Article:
"It all starts with a key in the door. You never know what's on the other side," she said.
Those are the words of my friend 'Grace', whose husband was abusive. He never hit her, although he'd threaten her with violence.
But it was the verbal abuse that traumatised her; an emotional tsunami that only ended when she fled the house with her handbag and car keys. Feeling like she had nowhere to go, she slept in her car for two nights in an affluent Brisbane suburb, woken by a friendly policeman who knocked on her window, asking her if she was okay.
"No, I'm not," she told him. "My husband is abusive. I can't stay in the house."
But when Grace explained that her scars are emotional and not physical, he shut her down.
"There's not much we can do unless he's hitting you," said the well-meaning officer.
To the outside world, Grace's husband was handsome and super-charming. Most people had no idea she was trapped in an abusive relationship because she only confided in two people. The verbal abuse was incredibly cruel. Sometimes it was screamed, other times it was whispered.
"I allowed him to treat me so poorly for far too many years resulting in anxiety and, eventually, a stroke. Now I realise his constant belittling was to compensate for his own anger and insecurities," Grace said.
I knew things were bad. But I didn't realise how bad until she left an upsetting voicemail message on my mobile phone. (I kept it for a year in case she ever needed it as evidence).
The message begins with heavy breathing, panting, as if she were running. It took me a few moments to work out what was going on. She was running! Then I heard my name: Libby-Jane! Please pick up, please, please PLEASE!
Later, she told me she was sprinting down her street, frantic, after being chased out of the house by her husband. She tried me. I didn't pick up. She tried another friend. She didn't pick up.
It was a Sunday night and I was watching 'Raiders of the Lost Ark' on TV with my three boys. The volume was up loud and I didn't hear my iPhone. When I finally checked my voicemail, my heart almost stopped. It was chilling. The voice of my friend. A woman at the end of her tether.
By the time I called her back, things had calmed down.
"Come to Sydney and stay with me!" I pleaded. But she wouldn't. Of course she couldn't leave her young child and she was worried about the repercussions of taking her daughter interstate.
It is not easy being the friend of a person who is the victim of domestic abuse. I felt powerless to help her. Nothing I tried was working. I'd spent hours and hours on the phone with her. Just listening. I quickly learned it's better to listen than lecture because your ears never get you in trouble.
I was angry that she hadn't confided in her family. But, when she did, they didn't really want to know. It was too upsetting, too confronting and too 'unbelievable.' Did she tell her family when her husband picked up her beloved cat and throw him against the wall? No. She only told me. I was so horrified, I yelled at her, "Get out! Get out now!" That strategy didn't work.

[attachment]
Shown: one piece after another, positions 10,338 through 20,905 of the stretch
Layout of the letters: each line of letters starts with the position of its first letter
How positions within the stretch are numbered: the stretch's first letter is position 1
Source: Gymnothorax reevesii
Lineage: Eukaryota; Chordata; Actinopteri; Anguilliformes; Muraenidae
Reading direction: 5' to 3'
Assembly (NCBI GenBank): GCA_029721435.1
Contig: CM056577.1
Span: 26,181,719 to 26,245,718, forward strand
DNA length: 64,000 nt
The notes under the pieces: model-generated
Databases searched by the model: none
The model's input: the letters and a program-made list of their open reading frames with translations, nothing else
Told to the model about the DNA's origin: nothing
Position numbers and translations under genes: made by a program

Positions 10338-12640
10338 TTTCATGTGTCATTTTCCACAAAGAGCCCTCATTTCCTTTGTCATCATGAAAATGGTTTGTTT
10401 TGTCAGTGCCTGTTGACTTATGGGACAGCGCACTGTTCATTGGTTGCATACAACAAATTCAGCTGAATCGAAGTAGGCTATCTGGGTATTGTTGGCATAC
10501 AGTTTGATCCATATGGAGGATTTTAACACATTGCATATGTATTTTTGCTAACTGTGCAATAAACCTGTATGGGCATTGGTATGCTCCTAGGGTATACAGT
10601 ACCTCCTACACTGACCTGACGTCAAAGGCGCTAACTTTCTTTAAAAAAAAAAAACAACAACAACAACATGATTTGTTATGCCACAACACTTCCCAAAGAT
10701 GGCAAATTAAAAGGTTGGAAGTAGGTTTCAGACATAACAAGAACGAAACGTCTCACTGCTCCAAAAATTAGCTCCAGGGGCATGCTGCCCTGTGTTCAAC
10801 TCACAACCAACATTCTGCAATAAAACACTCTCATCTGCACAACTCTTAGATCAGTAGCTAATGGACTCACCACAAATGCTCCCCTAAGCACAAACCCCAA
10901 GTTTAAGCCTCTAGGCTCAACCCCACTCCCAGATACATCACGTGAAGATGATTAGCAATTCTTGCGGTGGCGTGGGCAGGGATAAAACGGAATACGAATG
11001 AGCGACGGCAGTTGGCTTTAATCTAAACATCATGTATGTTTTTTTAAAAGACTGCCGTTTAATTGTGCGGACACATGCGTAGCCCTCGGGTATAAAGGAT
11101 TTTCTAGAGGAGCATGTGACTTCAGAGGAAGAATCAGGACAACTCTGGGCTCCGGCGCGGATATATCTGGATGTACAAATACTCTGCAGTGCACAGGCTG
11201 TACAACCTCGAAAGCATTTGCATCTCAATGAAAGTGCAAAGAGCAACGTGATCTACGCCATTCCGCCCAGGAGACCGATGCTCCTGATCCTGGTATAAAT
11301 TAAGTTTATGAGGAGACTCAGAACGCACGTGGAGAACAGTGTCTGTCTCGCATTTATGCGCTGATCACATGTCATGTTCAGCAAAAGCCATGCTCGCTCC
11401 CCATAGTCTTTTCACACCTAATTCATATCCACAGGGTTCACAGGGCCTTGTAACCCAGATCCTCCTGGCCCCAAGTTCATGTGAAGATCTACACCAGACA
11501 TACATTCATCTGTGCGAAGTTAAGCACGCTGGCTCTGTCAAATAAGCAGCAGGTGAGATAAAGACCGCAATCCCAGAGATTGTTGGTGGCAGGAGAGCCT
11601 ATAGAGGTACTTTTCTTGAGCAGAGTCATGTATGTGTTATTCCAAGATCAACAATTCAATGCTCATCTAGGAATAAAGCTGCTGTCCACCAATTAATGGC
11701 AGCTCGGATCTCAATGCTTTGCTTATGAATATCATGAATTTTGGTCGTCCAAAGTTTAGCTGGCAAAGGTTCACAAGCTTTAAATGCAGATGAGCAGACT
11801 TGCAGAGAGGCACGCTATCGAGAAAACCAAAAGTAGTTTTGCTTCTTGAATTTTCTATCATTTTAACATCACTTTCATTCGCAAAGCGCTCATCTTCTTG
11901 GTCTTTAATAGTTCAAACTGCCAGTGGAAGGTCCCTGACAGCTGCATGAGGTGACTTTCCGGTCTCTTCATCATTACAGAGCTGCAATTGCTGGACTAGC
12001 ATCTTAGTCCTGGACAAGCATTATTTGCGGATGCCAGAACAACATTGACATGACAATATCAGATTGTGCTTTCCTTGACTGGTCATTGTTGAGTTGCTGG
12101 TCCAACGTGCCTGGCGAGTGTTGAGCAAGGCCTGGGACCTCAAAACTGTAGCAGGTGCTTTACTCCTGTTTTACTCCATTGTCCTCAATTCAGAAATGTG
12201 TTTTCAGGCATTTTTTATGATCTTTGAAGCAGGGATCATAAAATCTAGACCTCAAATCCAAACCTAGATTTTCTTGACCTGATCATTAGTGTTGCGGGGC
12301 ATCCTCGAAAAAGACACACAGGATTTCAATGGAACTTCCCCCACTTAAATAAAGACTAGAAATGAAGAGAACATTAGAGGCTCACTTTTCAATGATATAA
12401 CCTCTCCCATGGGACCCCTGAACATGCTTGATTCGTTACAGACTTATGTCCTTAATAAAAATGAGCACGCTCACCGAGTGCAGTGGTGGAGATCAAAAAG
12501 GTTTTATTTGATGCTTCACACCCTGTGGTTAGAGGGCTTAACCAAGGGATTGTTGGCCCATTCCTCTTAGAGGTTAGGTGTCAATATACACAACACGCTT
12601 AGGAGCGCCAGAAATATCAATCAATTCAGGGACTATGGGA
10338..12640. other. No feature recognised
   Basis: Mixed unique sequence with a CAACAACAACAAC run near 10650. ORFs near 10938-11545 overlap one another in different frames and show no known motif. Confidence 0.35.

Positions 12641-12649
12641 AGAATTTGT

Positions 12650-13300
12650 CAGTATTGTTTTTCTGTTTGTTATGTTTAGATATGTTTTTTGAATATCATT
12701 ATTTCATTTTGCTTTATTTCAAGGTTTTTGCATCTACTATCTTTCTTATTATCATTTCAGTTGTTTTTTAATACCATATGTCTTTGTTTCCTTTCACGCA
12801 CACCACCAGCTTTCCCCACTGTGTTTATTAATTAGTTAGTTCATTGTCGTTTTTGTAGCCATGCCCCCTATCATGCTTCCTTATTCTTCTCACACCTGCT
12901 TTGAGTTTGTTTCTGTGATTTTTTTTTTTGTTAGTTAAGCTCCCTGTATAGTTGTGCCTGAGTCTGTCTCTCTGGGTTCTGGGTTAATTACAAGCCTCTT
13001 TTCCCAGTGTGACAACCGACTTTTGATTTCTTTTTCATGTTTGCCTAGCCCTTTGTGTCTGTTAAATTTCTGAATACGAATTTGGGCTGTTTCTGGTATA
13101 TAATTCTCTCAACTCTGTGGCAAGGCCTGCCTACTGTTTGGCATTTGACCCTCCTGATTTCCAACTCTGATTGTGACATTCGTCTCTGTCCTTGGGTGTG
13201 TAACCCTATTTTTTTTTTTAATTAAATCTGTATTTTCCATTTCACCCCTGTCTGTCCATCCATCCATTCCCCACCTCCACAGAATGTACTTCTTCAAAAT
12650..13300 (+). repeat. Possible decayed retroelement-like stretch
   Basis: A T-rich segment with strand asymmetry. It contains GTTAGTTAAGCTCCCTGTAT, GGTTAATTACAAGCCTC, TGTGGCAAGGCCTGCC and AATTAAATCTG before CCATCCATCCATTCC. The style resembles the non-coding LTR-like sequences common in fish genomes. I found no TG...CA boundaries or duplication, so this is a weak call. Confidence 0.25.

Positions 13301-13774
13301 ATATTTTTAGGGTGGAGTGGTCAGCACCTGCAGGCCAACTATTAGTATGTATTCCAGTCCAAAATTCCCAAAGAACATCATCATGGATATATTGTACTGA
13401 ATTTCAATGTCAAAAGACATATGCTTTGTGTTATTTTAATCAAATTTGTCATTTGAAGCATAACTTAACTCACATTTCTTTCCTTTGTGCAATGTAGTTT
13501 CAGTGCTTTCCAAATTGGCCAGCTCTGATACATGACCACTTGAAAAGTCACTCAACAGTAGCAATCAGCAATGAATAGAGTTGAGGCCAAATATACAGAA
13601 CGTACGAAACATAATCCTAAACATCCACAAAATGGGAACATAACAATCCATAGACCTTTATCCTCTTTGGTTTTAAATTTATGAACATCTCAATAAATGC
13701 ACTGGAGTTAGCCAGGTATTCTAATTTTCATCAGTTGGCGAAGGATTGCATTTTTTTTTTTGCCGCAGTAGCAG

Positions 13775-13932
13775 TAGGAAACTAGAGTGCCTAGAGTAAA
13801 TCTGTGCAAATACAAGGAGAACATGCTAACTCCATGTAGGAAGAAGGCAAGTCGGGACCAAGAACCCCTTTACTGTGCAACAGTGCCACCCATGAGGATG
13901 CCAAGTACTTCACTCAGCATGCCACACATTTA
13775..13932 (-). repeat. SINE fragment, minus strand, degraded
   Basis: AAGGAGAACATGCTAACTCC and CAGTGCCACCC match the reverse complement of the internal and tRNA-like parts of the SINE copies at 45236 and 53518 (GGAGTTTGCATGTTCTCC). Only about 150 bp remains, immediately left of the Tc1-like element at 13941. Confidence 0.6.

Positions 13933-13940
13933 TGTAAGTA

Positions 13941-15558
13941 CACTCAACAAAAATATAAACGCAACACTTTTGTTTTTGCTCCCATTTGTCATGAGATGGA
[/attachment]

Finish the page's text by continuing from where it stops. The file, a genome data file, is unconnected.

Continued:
Another friend and I pleaded with her, face to face. "It's time to leave!" we declared. But that backfired because, we learned, there is no point telling somebody to leave until they are ready to leave.
"I keep hanging in there because every now and then I'd see snippets of the person I felt in love with," Grace said.
"One night he'd be screaming abuse at me and ripping a door off its hinges. The next day he would be calling me 'gorgeous' and telling me, 'I'm sorry about last night. I didn't mean to hurt you.'"
The bitter irony is that Grace actually works in an industry where she has had to counsel domestic violence victims. She told me, "I was listening to a woman telling me about her partner's abuse and while she was talking, I was thinking, "That's all he does? That's nothing! You should live a week in my house!"
But eventually she left. Eventually.
Psychologist Sally-Anne McCormack says if you are friends with a woman in a domestic abuse situation, it's important to let her know you are there. You are not judging, you are not criticising, you are simply there.
"It takes some skill but you could possibly try to ask questions or make statements that are not too intrusive, but allow her the opportunity to reflect on her situation. Make sure that you use a style of speaking where you are not showing judgment, you are stating things as SHE may be seeing them, and you are basically showing her that you understand how she must be feeling," McCormack said.
"If your friend is in immediate danger, you MUST ACT right away! Don't wait for her to ask for help – call the police – and then do whatever you can SAFELY do to keep her out of harm's way."
Another thing: I remember Grace being horrified to read a newspaper column that claimed domestic violence sufferers were mostly in lower socio-economic communities. Grace read this article from the balcony of her waterfront home and almost laughed.
Now that Grace is in a happier place, I asked her to let me know what advice she would give to people who are supporting friends who are victims of domestic violence.
"You should help the person to accept their reality because that is the first step to freedom. Make sure you have all the practical phone numbers, police and other support lines. And for the women in the abusive relationships -- stand up in your truth and say NO to the bullying and abuse. It's about acknowledging your own worth. You only have one life, so make a decision to live a life free from anguish."
Visit www.respect.gov.au for more information on the campaign, and copies of the advertisements. If you or someone you know is impacted by sexual assault, domestic or family violence, call 1800RESPECT on 1800 737 732 or visit www.1800RESPECT.org.au.